After nearly eighteen years on and off the political agenda, the issue of the forced sterilisation of women has returned as a central topic of discussion in recent weeks. This is in part to due to the reopening of the judicial investigation on the matter, but there is also widespread interest in the role played by former president Alberto Fujimori and his advisers in designing and carrying out a campaign that resulted in some 300,000 women being sterilised, many without consent. Some died in botched operations, other were left with chronic pain. The current investigation aims to provide redress to the women concerned and to identify those responsible. It was mandated by the Inter-American Court of Human Rights Court (IACHR) based in Costa Rica.

On 7 July victim organisations from Cuzco and Piura were invited by Congress to a session to discuss the judicial process and to enable them to present evidence, this time to the legislative power. Many of those involved made representations in Quechua, recounting the painful experiences they lived through and the way in which such sterilisation campaigns continue to blight their lives. One of the demands that elicits much support is the creation of a complete register of victims’ names. Ana María Vidal, from the victims’ association Grupo de Reparación a Víctimas de Esterilización Forzada (GREF), asked for the Ministry of Health to release all official records on the subject, to help ensure that the victims are at least identified.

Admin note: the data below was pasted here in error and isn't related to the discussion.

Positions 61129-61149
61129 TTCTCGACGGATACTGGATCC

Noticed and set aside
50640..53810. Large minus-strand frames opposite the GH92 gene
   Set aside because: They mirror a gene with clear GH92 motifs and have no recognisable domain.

Many analysts believe that Keiko Fujimori, Fujimori’s daughter, was defeated in the 2011 election campaign largely because she was unable to explain her father’s policy on sterilisation, or to distance herself from those ministers implicated who are now under investigation. Keiko Fujimori leads the polls for next year’s presidential election.

On 13 July, Diario 16 published a dossier on the sterilisations including previously little-known photographic evidence of the dire conditions under which sterilisations were carried out. The paper presents some evidence that Alberto Fujimori had full knowledge about what was going on.

More intriguingly, there was also the attempt by Diario 16 to link another presidential candidate in the upcoming election, Alan García, with the sterilisation programme. The paper cites testimony by Congresswoman Hilaria Supa who brought to Congress twelve of the sterilised women from Cuzco who are seeking justice. Supa claims to have seen a plan prepared by the military in 1985, when García was president for the first time, aiming to put a limit on the demographic growth of indigenous peoples in Peru. However, it is still unlikely that Garcia was linked to the process in any overt way.

As the presidential campaign grows closer, the forced sterilisations will continue to be in the news. Yet, it remains doubtful whether this latest turn of events will bring justice any closer for the women who were its victims.